Another benefit of teaching is the ability to retire at age 55 assuming you have worked 30 years.
Do you have any sources of income besides your career? If so, can you list them, give us a feel for how much you earn with each, and offer some insight into how you developed them?
Over time our dividend stocks have grown and now provide $20,000 annually after tax and this amount grows every year.
I never felt comfortable buying individual US based stocks so I’ve been making annual purchases of low cost US Total Market ETF since we paid off the mortgage in 2005. Even with the 2009 market correction, this fund has done very well in the past 16 years.
Most of our dividend paying stocks are blue chip Canadian based banks, insurance companies, telecoms, grocery store chains, and other consumer staples. I have made a conscious effort to avoid investing in Canadian resource companies as their boom/bust cycles are difficult to endure.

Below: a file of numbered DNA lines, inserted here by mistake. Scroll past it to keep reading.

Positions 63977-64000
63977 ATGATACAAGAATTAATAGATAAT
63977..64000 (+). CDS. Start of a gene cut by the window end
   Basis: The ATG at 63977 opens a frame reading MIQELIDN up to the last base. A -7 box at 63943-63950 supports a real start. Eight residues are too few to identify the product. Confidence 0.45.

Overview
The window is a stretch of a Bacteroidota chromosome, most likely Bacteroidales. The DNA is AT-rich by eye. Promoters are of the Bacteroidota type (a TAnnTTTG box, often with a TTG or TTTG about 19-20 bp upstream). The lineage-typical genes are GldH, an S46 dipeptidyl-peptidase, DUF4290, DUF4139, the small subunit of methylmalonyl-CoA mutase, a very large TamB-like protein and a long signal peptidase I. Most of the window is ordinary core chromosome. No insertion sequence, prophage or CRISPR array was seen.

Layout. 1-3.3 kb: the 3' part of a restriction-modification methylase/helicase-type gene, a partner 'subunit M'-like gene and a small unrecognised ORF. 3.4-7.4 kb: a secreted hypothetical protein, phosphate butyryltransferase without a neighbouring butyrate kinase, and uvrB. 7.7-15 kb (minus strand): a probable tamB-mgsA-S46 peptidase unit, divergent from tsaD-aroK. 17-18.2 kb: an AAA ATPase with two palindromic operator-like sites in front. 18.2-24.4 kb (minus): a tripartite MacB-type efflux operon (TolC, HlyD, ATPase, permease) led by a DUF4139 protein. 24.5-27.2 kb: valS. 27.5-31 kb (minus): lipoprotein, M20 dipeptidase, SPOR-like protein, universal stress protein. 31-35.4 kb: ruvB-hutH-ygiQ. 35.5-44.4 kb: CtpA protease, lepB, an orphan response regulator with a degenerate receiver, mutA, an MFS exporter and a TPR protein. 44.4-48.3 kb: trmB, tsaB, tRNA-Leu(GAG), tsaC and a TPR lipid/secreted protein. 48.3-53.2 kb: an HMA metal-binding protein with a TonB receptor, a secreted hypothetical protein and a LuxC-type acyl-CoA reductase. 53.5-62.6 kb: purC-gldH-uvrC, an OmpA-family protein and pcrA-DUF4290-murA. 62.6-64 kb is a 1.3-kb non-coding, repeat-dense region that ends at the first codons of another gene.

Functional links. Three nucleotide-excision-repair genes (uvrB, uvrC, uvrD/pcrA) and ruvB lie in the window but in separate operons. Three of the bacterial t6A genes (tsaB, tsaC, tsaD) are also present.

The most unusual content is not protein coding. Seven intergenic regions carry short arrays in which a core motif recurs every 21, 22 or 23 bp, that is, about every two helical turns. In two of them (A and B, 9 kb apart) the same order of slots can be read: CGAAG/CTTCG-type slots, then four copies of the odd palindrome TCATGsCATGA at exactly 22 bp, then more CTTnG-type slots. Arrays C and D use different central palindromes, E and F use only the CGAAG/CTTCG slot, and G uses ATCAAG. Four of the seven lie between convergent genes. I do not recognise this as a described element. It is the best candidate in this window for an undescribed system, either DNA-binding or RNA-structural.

In the past two years, I have started a corporation with some friends that owns and operates 3 small apartment buildings. At this point, we are using all profits to build the business and have a plan to acquire more buildings within the next five years. At that time, I expect some dividends will be paid out.
What is your annual spending?
Pre-Covid, our annual spending was $85,000 a year.
What are the main categories (expenses) this spending breaks into?
- Property taxes, utilities, insurance, home repairs: $16,000
- Groceries, drinks: $21,000
- Daughter’s dance fees: $8000
- Vehicles: $5000
- Holidays: $10,000
- Dining out: $4000
- General merchandise, gifts, memberships, other: $21,000